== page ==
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[en] This study investigates the effects of guide-based guidance on the pedestrian evacuation under limited visibility via the simulations based on an extended social force model. The results show that the effects of guides on the pedestrian evacuation under limited visibility are dual, and related to the neighbor density within the visual field. On the one hand, in many cases, the effects of guides are positive, particularly when the neighbor density within the visual field is moderate; in this case, a few guides can already assist the evacuation effectively and efficiently. However, when the neighbor density within the visual field is particularly small or large, the effects of guides may be adverse and make the evacuation time longer. Our results not only provide a new insight into the effects of guides on the pedestrian evacuation under limited visibility, but also give some practical suggestions as to how to assign guides to assist the evacuation under different evacuation conditions. - Highlights: • Extended social force model is used to simulate guided pedestrian evacuation. • Effects of guides on pedestrian evacuation under limited visibility are dual. • Effects of guides on pedestrian evacuation under limited visibility are related to neighbor density within visual field.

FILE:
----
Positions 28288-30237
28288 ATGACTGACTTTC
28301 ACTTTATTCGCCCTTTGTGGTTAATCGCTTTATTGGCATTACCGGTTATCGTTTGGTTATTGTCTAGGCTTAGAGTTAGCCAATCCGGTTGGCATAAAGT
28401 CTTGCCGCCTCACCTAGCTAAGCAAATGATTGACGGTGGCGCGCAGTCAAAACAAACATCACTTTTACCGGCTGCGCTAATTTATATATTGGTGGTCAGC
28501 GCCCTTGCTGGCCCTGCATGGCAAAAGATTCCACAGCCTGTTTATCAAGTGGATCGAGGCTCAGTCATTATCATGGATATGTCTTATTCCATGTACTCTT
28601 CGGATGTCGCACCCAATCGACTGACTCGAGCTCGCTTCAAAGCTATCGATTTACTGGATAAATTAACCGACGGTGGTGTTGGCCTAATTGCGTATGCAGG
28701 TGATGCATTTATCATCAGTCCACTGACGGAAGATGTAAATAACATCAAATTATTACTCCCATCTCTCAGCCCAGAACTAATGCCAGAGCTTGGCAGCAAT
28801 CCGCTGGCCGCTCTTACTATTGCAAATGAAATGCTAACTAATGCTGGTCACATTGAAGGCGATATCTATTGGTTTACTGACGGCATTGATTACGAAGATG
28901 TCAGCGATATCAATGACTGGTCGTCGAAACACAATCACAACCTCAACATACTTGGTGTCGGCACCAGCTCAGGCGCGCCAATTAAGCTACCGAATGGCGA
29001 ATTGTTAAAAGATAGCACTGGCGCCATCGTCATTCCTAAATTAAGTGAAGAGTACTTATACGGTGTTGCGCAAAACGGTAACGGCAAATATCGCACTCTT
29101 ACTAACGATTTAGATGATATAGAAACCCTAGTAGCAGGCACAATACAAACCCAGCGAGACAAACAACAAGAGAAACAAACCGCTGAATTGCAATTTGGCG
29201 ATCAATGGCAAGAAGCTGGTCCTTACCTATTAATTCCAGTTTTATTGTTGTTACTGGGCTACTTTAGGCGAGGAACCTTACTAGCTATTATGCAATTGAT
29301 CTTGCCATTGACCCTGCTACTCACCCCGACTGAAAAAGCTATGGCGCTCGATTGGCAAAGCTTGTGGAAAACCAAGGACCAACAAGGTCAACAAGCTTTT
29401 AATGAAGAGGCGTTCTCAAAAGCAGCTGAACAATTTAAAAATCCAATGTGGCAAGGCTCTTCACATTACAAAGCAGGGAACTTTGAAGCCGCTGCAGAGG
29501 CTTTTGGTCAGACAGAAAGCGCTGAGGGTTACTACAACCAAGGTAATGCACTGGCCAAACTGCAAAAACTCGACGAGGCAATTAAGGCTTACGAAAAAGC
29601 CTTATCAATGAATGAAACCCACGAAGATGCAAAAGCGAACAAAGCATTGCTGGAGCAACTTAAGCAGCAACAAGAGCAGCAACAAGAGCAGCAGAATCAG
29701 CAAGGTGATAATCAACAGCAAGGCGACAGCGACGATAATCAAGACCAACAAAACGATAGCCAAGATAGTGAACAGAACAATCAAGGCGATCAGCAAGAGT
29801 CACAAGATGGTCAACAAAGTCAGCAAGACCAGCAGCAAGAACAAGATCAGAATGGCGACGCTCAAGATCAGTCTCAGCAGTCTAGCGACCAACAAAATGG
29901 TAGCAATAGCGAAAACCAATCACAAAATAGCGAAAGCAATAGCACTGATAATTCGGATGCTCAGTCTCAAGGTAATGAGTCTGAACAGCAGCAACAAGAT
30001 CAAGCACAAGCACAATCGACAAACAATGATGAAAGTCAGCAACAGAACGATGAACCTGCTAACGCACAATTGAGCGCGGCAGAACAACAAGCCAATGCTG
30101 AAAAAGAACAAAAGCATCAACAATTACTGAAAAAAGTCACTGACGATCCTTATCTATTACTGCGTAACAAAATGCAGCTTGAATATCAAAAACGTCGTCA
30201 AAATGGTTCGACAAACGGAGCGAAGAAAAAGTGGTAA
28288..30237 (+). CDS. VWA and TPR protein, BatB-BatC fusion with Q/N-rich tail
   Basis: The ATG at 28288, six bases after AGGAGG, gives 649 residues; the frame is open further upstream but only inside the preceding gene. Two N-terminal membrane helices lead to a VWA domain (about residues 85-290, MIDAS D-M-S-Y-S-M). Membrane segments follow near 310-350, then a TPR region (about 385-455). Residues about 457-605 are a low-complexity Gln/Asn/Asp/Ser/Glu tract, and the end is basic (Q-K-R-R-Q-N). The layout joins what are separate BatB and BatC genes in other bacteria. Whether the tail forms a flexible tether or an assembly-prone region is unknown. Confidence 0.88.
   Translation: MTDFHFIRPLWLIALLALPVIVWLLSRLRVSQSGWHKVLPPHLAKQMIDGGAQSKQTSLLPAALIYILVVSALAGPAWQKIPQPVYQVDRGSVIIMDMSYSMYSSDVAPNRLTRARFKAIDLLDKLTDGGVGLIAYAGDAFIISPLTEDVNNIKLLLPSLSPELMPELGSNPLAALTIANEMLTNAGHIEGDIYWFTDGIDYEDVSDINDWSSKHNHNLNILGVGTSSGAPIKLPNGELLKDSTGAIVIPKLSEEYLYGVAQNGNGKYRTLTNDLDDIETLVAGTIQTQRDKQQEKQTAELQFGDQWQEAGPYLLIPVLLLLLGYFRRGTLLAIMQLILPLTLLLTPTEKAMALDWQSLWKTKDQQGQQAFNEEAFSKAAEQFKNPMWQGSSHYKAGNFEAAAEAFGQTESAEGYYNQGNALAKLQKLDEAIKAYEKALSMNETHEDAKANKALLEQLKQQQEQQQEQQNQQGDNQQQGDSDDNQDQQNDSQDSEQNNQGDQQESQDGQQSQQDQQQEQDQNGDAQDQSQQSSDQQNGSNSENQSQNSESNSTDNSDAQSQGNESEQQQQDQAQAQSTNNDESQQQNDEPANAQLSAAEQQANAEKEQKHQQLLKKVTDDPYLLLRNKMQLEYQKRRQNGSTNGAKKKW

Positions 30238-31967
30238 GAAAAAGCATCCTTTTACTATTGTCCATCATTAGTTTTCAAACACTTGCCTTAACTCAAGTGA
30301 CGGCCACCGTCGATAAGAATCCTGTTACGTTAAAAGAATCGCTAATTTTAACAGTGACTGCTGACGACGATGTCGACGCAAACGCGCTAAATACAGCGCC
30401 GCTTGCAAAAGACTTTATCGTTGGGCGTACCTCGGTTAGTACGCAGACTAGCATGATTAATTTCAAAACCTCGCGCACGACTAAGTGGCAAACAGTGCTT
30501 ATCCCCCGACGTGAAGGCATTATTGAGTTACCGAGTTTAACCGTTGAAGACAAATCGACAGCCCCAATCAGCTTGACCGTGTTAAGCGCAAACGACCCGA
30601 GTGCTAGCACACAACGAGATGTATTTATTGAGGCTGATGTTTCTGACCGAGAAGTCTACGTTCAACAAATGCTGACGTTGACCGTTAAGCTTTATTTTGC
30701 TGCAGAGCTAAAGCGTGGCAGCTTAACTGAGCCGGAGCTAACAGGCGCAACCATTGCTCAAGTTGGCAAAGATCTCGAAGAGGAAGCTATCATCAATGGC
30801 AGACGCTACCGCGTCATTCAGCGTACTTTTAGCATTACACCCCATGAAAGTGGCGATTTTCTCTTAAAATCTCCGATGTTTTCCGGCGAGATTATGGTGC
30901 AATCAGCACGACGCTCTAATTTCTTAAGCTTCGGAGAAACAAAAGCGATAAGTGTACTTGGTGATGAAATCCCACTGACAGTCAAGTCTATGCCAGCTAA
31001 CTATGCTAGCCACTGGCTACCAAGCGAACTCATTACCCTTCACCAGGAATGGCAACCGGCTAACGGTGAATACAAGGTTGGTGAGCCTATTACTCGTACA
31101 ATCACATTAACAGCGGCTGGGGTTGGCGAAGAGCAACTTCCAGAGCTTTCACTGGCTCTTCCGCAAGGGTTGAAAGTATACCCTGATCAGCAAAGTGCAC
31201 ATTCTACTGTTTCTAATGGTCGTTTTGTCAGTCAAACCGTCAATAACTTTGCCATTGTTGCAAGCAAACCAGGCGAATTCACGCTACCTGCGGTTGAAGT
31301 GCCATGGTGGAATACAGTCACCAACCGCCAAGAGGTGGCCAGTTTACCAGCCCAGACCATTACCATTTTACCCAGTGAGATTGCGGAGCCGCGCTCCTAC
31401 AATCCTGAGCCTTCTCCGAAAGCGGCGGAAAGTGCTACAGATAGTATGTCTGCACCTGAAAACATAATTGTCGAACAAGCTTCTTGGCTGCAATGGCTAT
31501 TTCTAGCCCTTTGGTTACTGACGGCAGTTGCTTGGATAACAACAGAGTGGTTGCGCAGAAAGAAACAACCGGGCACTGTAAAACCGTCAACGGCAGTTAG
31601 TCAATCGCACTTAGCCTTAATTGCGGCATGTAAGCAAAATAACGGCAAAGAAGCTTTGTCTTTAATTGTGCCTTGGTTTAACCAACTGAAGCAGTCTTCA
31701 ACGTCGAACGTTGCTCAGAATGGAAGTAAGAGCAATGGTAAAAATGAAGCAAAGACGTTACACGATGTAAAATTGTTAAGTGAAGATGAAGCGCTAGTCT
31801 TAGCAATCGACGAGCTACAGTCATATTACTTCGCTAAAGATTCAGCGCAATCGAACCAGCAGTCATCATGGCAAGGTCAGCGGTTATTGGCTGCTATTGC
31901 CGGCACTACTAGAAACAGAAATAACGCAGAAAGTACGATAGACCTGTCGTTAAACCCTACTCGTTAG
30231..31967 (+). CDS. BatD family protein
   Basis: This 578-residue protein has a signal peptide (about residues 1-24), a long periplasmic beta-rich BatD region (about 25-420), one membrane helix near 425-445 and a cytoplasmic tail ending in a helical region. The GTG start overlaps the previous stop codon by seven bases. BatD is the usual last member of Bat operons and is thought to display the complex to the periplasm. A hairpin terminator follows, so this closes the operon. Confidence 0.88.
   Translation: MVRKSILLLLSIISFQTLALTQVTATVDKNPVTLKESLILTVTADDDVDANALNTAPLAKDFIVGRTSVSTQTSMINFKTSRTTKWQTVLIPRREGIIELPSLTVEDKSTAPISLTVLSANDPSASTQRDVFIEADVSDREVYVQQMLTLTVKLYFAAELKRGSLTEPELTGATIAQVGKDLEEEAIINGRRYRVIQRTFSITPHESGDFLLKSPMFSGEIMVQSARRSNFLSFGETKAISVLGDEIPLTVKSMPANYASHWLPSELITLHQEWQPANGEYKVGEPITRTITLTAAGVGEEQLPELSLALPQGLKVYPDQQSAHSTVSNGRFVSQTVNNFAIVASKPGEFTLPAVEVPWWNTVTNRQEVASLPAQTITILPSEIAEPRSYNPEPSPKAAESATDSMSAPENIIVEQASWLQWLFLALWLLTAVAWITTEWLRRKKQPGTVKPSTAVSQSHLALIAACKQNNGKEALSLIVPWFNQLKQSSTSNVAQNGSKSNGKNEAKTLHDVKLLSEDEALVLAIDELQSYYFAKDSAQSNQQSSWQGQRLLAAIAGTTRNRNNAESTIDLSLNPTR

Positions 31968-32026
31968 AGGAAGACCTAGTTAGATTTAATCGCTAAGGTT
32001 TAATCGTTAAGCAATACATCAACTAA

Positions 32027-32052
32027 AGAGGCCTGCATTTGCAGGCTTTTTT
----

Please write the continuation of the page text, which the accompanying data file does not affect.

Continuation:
[en] Due to a procedural error in construction of Figs. 8 and 9, listed minimum speeds to beat the tsunami wave in areas of Seaside seaward of Neawanna Creek are too high. The two figures should be replaced by the new figures below.
[en] A modified cellular automata model is proposed to simulate the pedestrian evacuation behavior in a room with multiple exits by considering the reserve capacity of the exit. The main idea is motivated by the original concept of minority game, which means less congested exits may be preferentially chosen together with the floor fields. The model outperforms previous ones under the condition in which pedestrians are distributed heterogeneously. Simulation results show that wise exit choosing with the consideration of reserve capacity may reduce the evacuation time apparently, which is more realistic. Furthermore, the impacts of the room geometry and parameter settings are investigated extensively.